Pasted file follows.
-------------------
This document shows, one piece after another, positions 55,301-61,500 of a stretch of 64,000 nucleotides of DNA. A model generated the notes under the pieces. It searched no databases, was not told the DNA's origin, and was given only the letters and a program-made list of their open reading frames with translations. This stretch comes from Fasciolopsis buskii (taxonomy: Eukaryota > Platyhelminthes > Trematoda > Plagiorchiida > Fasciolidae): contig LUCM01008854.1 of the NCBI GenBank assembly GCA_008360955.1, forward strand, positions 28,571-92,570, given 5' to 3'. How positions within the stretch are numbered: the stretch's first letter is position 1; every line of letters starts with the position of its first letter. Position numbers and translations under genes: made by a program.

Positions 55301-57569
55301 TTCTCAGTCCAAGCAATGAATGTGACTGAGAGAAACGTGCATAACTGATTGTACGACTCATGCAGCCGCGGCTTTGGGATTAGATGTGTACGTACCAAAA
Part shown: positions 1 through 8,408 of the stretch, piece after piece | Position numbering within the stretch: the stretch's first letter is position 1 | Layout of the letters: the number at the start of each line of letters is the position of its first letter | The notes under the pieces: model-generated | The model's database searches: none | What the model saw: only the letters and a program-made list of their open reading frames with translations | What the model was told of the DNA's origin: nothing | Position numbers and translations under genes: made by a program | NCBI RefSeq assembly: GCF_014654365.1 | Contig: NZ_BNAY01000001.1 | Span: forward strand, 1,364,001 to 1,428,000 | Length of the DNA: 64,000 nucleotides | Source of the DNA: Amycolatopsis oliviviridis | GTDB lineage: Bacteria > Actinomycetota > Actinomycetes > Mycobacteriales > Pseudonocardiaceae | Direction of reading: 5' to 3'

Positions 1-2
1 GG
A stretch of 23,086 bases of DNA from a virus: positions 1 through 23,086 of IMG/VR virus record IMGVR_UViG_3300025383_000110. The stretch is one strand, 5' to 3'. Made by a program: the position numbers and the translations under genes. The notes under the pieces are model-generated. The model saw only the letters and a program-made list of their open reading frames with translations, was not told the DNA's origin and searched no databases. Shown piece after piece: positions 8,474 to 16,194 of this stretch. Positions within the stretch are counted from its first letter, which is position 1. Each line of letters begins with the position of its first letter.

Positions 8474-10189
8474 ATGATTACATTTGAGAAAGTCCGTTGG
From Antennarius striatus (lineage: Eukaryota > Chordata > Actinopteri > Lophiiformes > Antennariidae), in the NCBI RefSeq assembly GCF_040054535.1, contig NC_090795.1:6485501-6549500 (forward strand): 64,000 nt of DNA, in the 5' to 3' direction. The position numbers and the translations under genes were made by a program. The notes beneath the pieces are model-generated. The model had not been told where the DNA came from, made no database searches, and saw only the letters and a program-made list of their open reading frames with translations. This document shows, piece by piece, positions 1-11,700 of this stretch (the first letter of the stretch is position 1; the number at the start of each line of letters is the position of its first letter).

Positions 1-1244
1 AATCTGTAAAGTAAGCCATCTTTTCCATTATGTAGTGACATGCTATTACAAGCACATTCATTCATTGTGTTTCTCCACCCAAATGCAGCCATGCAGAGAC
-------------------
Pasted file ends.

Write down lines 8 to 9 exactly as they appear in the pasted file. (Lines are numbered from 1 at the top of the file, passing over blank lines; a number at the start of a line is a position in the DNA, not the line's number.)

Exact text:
Positions 8474-10189
8474 ATGATTACATTTGAGAAAGTCCGTTGG